Help Decide The Future Of Mansfield Parks, Lazy River Anyone?
Mansfield Looks To The Future With Master Parks Plan
Like most great cities, Mansfield prides itself on thinking ahead. And they are doing so once again with their parks and recreation 10-year master plan that is currently being revealed for public feedback.
The master plan looked at a few key factors, said Ann Beck, the city’s marketing and communications manager for parks and rec, what they have, what they need and what they want.
“The inventory is an honest assessment of our parks, which we have found are aging and not evenly distributed throughout the city, largely due to the rapid growth of some areas,” Beck said. “What we need is a combination of benchmark comparisons, looking at similar communities and how we stack up as far as amenity options, and park standards.”
Standards are industry-accepted calculations based on population, as in a city should have one playground for every 3,500 residents, for example. They are adjusted by each community to account for local trends, climate and land availability, and socioeconomic makeup.
Feedback & Focus Groups Shape Plans
“And then what we want is based on our first round of public feedback; an online survey, public meetings, focus groups and other community input, as well as key demographic and demand trends,” she said. “For example, the fastest growing segment of Mansfield’s population is age 55-plus, so we need to plan for facilities that will serve those residents.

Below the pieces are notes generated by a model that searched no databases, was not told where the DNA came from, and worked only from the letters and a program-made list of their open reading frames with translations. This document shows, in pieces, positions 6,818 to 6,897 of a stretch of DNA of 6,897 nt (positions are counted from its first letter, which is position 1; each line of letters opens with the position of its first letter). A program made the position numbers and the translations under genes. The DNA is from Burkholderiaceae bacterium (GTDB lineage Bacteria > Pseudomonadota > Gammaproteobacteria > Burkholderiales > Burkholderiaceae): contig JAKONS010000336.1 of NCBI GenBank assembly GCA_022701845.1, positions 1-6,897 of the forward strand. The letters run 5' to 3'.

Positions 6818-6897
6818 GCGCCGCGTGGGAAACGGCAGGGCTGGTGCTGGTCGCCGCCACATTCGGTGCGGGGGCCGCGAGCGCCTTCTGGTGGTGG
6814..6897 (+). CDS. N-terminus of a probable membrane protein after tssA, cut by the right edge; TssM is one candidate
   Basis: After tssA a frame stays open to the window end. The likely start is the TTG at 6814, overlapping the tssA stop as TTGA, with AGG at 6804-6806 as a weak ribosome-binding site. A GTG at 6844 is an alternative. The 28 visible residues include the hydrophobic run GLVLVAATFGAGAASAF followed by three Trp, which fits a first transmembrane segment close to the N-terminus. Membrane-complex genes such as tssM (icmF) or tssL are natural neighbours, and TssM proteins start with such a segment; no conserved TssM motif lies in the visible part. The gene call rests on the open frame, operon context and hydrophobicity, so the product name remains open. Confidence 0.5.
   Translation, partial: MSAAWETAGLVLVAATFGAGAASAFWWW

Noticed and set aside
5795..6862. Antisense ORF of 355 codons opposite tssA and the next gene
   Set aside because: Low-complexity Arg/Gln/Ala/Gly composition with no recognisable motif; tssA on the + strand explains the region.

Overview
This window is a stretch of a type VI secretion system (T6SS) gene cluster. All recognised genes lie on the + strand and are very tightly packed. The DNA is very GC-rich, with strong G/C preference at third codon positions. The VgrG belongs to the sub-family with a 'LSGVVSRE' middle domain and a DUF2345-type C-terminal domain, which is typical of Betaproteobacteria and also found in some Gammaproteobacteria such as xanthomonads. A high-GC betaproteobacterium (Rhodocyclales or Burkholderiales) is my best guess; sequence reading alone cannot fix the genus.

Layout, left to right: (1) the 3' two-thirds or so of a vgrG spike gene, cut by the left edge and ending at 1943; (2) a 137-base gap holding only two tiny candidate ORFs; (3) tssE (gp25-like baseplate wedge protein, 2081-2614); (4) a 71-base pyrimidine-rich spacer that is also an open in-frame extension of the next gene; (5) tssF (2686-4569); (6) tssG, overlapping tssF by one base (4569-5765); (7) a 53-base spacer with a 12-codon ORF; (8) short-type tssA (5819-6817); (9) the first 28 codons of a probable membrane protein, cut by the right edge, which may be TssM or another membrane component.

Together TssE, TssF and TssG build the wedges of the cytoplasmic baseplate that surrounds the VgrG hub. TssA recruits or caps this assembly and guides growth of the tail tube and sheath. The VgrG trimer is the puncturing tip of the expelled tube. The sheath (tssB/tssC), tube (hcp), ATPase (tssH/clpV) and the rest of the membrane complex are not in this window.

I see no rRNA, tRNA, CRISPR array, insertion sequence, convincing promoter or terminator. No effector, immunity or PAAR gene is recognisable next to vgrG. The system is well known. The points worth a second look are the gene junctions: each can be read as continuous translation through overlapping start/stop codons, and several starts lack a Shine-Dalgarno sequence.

“We also know that recreation sports participation is declining, so we don’t need to increase the number of playing fields by as much as previously thought.”
Beck said overall, what was found is that Mansfield has an award-winning parks system that is well maintained and well loved by the community. However, it has not been able to keep up with the city’s rapid growth and is now lacking in much-needed facilities and amenities.
“Facing another ten years of growth, it’s crucial we start catching up soon to avoid falling further behind,” she said.
The key focus areas that emerged were:
*Playgrounds – almost all of which need to be replaced over the next 10 years, and are not evenly distributed throughout the city to serve all residents.
*Athletic fields – which need major renovations in quality but not necessarily quantity.
*Trails – which are the most popular amenity and help even out park distribution by increasing access to parks, but many more miles are needed to meet demands.
*Recreation and aquatics – highest priorities to add based on both public feedback and needs assessments are a large, multigenerational rec center with fitness and aquatics and more aquatic facilities overall.
The draft projects, key themes and focus areas are all available on the city’s website mansfieldtexas.gov/masterplan. There, folks can take the online survey before Sept. 10 to let officials know if citizens think they’re on the right track.
Residents also got a chance to ask questions at a recent open house and a virtual town hall meeting on Facebook. In addition, city officials are having regular conversations on Facebook, daily polls on Instagram and Facebook stories and staff available for further input.
Decisions Are Reflections Of Citizens Wants and Needs
“This has absolutely been a citizen-driven initiative from the start. The parks exist because of the people who use them, so it’s absolutely crucial to us that the decisions made for the future reflect what our residents want and need,” Beck said. “The draft was shaped not only by our first round of public feedback, but also by a lot of data analysis looking at the residents of the future, how many will we have, where will they live, what ages will they be.